It’s a truism, but it’s true nonetheless: Every brand has a core product, and this is doubly true for automakers. The core product for BMW is the 3/4/whatever-Series of once-compact cars. If you buy a 3 Series BMW, it requires no explanation. Audi’s core product is currently in the process of Schrodinger-vibrating between A3 and A4; those are the cars that make the most sense in Ingolstadt’s lineup.
The core product at Mercedes-Benz, at least for those of us who don’t own G-wagens, is the S-Class sedan (in America) and the E-Class sedan (in Europe). They are the descendants of the almighty Seventies-era 240D and 450SEL that built the Benz brand around the globe. The values associated with that brand don’t translate very well to smaller cars. The 190E did a pretty good job in my opinion, but both it and its successors have long been the victims of color-magazine after-the-fact snark the minute the next model showed up.
The 2017 C300 that I rented in Las Vegas for a quick trip to Ventura, CA and back is, theoretically, the modern equivalent of the 190E 2.3, right down to the miserly specification and the characterless inline-four moaning under the hood. After several hundred miles behind its Benz-generic wheel, however, I’m thinking that Mercedes-Benz has finally succeeded in connecting its smallest Systeme Panhard sedan to a greater and more resonant tradition.
It starts with the styling. I liked the W201 190E, which was a clean and rational design. The models that came afterwards went from bad (W202) to horrifying (W203) to perfectly pleasant (W204), but they always lacked that last bit of proportion. As with the 1984 Cadillac Sedan deVille, you never got the sense that the C-Class was meant to be whatever size it actually was.
This one’s different. It looks like the S-Class, and the proportions are spot-on. Put it next to its bigger brothers, and it looks perfectly at home. Has M-B ever had a three-sedan lineup this visually cohesive? No they have not. There’s nothing stunted or runtlike about this latest C-Class. In that respect, it is the polar opposite of the original SLK convertible, which was the ultimate example of styling-infantilization-as-punishment-for-subpar-economic-achievement.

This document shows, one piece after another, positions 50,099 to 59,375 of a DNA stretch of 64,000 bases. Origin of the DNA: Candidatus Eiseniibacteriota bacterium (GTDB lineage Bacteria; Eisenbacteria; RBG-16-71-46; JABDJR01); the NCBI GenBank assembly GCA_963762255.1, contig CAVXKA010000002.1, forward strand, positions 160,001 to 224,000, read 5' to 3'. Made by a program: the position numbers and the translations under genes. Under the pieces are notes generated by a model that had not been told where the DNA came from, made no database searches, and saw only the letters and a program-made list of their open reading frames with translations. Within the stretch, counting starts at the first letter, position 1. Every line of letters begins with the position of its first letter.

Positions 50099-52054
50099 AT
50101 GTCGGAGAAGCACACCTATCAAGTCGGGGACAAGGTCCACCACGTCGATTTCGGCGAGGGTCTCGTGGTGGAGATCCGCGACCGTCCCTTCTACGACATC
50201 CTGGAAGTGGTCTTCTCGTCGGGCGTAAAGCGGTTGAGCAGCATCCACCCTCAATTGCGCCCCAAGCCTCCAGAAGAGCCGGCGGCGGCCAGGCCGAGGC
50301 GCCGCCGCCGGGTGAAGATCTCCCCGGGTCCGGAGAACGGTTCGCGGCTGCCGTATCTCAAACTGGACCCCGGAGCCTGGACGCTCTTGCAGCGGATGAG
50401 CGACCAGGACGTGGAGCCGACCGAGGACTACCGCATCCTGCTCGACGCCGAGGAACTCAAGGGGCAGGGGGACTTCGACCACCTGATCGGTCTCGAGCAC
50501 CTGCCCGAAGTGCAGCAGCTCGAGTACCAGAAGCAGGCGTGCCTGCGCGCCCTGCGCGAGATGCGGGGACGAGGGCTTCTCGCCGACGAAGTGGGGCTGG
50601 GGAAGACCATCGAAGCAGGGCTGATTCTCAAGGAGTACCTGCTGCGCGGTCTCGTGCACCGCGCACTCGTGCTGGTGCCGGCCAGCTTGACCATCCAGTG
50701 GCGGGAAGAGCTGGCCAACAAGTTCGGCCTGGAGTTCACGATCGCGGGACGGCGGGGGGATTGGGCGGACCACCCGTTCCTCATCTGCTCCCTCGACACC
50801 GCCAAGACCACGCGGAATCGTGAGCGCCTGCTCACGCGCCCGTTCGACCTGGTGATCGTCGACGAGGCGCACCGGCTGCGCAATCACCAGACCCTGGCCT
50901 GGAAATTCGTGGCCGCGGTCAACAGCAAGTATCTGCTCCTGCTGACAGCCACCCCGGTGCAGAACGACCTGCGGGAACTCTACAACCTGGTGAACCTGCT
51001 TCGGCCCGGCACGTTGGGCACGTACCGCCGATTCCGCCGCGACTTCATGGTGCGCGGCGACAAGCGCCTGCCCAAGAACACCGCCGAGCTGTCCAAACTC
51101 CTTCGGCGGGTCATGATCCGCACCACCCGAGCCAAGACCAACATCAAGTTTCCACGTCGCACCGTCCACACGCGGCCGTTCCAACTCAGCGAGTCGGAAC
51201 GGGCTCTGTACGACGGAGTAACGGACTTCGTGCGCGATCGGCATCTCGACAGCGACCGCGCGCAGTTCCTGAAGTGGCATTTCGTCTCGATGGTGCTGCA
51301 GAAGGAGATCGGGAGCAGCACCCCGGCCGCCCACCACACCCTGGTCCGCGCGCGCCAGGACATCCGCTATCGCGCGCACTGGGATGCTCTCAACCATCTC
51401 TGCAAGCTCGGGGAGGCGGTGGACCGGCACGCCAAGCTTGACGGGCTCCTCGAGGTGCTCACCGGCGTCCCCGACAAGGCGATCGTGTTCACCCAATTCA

That sense of proportion carries over into the cockpit, which is sized for grown-ups in a way that the W201 managed just fine but its successors occasionally seemed to forget. The M-B Tex seats adjust in all the critical ways and offer all-day support. If you can’t get comfortable behind the wheel of the C300, you are probably on the outer edges of human variability.
Controls for the infotainment system are the same as they are everywhere from the S63 to the AMG GTR, which is to say: outstanding for satellite radio, pretty good for Bluetooth sources, fair-to-middling everywhere else. The menu system can be surprisingly deep and certain functions are blocked unless the vehicle is stopped in Park. Sound quality is about on par with the non-branded systems in other entry-luxury sedans, but the noise-canceling functions and microphone quality of the hands-free phone system is probably best in class. In a basic-triple-black car like my rental tester, it’s easy to just look at the thing as a no-frills mobile office in which everything works but there’s nothing to impart a sense that you are one of the elect just because your name is on the lease contract. Audi does the tactile-desirability thing quite a bit better, while BMW is more forthcoming with manual transmissions and exhibitions of unapologetic sport style. The Benz is all business.